Tuesday, May 28, 2013

This is How you Lose Her
Review by Helen Hagemann

I must preface this review with the origins of discovering Junot Diaz. His works were highly regarded and recommended by visiting writer, editor (Granta) and literary critic, John Freeman. It was February 2013 at the Perth Writers Festival where Freeman offered a slew of good authors to read. Many I hadn't heard of before. So, in this global, ever-shrinking world that expands literary knowledge, here it is, all but brief.

In Junot Díaz's collection This is How You Lose Her each story follows Yunior, a Dominican immigrant, through relationships from his teens to mid-life. Each story is interconnected, so that there’s a broader picture of Yunior’s male prowess and his attitudes toward and failures with women. There are so many stories that are raw and ungracious, most are peppered with Spanglish (a reference index would have helped!) sexist language too, yet one can’t help thinking that the author’s main intent was to stay true to that bozo-type character. Women would have met this type of male before at any time, in any culture; pumped up and invincible. But as Diaz has stated: ‘there are two types of writers, those who write for other writers, and those who write for readers.” He prefers to keep his readers in mind when writing a story. They’re more likely to gloss over any mistakes and act as willing participants in a story, rather than actively looking to criticize his writing. So, it’s that Roland Barthes’ theory of “the author is dead”; we have to disconnect him from the character. A biographer once told me that one does not necessarily have to like a character, as long as they’re interesting. It's also interesting that Junot Díaz has opened up that fresh sea air to a window of another culture, with some of us learning a little Spanish along the way.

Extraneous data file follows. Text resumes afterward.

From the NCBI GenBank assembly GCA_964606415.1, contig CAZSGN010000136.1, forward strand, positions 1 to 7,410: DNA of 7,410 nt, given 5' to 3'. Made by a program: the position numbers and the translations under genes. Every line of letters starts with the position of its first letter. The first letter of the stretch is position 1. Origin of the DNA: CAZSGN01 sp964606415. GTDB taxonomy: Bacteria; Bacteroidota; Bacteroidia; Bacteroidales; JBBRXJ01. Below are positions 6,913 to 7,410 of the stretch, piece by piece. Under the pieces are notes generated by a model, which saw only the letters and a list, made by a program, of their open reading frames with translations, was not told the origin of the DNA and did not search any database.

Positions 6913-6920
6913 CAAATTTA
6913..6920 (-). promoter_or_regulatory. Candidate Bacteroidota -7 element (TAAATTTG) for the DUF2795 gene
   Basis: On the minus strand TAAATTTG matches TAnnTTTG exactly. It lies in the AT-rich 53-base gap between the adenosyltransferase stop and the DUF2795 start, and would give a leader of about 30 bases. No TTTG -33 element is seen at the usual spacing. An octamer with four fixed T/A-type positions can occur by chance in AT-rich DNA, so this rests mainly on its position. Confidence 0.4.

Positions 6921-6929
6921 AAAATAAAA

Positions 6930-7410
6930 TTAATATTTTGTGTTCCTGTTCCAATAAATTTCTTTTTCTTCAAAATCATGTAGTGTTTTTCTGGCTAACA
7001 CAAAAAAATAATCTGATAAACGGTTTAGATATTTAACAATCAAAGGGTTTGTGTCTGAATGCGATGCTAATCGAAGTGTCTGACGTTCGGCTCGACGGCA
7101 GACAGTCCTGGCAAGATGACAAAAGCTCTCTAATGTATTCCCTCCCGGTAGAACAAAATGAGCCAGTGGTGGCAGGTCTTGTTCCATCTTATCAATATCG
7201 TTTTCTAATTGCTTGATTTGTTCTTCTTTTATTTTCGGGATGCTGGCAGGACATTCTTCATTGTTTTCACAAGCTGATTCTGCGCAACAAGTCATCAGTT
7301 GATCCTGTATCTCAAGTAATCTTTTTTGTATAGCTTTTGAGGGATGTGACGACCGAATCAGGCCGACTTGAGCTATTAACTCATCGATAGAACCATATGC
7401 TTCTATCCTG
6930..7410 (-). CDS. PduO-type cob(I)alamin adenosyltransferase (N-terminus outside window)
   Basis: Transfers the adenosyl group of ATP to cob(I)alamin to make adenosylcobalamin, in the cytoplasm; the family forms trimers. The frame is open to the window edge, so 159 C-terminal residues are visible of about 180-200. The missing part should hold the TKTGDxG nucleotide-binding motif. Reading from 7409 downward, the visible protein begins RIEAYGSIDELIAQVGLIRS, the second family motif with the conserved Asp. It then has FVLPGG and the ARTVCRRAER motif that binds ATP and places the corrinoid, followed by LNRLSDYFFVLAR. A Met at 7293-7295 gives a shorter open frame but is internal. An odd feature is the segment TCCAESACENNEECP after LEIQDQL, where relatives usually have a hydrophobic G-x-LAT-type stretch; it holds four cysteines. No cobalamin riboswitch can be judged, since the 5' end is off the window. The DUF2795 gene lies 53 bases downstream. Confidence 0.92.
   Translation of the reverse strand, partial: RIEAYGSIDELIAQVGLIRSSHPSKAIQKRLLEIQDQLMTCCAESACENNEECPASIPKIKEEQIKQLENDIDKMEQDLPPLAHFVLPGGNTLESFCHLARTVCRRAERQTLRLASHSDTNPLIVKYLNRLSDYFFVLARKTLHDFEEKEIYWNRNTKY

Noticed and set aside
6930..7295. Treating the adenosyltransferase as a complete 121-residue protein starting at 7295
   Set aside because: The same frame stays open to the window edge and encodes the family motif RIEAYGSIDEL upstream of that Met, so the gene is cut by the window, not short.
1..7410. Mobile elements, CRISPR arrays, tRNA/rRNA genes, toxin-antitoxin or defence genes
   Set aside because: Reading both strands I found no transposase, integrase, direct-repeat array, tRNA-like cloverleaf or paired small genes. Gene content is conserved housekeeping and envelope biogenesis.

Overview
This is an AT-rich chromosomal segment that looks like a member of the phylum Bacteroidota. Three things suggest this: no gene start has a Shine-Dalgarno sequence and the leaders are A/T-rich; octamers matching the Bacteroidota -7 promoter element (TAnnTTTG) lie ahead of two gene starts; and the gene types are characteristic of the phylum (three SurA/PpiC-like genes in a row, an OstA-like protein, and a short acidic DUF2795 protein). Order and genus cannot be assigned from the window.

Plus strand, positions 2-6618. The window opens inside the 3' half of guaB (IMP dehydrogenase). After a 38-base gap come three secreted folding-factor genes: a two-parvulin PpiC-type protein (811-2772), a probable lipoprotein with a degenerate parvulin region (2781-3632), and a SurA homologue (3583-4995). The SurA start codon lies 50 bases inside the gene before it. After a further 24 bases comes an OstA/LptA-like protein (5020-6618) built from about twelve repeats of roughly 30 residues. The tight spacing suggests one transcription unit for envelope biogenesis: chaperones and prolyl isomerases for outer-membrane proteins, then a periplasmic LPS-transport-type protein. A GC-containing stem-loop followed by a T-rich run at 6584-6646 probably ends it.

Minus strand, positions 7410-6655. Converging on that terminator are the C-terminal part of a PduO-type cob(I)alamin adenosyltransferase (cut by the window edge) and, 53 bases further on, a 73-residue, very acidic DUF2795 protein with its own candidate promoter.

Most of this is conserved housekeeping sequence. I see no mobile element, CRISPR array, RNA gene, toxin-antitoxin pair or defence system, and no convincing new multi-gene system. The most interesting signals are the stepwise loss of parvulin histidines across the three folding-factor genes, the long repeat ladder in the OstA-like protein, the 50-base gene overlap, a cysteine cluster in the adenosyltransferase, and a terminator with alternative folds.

Born in1968, Junot Díaz is a Dominican-American writer, creative writing professor at Massachusetts Institute of Technology (MIT), and fiction editor at Boston Review. He also serves on the board of advisers for Freedom University, a volunteer organization in Georgia that provides post-secondary instruction to un-documented immigrants. Central to Díaz's work is the immigrant experience. He received the Pulitzer Prize for Fiction for his novel The Brief Wondrous Life of Oscar Wao, in 2008. He is a 2012 MacArthur Fellow.

    His short fiction has appeared in The New Yorker magazine, which listed him as one of the 20 top writers for the 21st century. He has also been published in Story, The Paris Review, and in the anthologies The Best American Short Stories four times (1996, 1997, 1999, 2000), The PEN/O. Henry Prize Stories (2009), and African Voices. He is best known for his two major works: the short story collection Drown (1996) and the novel The Brief Wondrous Life of Oscar Wao (2007). Both were published to critical acclaim. Diaz himself has described his writing style as "[...] a disobedient child of New Jersey and the Dominican Republic if that can be possibly imagined with way too much education."

    On writing and the arts, Diaz has stated, "Art is what matters most, and if you’re not contextualizing for a larger push for the arts, what does it matter? What’s really relevant, important, and exigent is that all of us are under pressure to spend less time with art, and we’ve got to figure out a way to talk and encourage each other to do the opposite."

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Helen Hagemann's first literary collection, Evangelyne & other poems, was published by the Australian Poetry Centre in their New Poets Series 2009. She has two e-books, The Joyous Lake & Par écrit: poetry of the feminine @ http://issuu.com/evangelyne/​​docs/joyous_lake/

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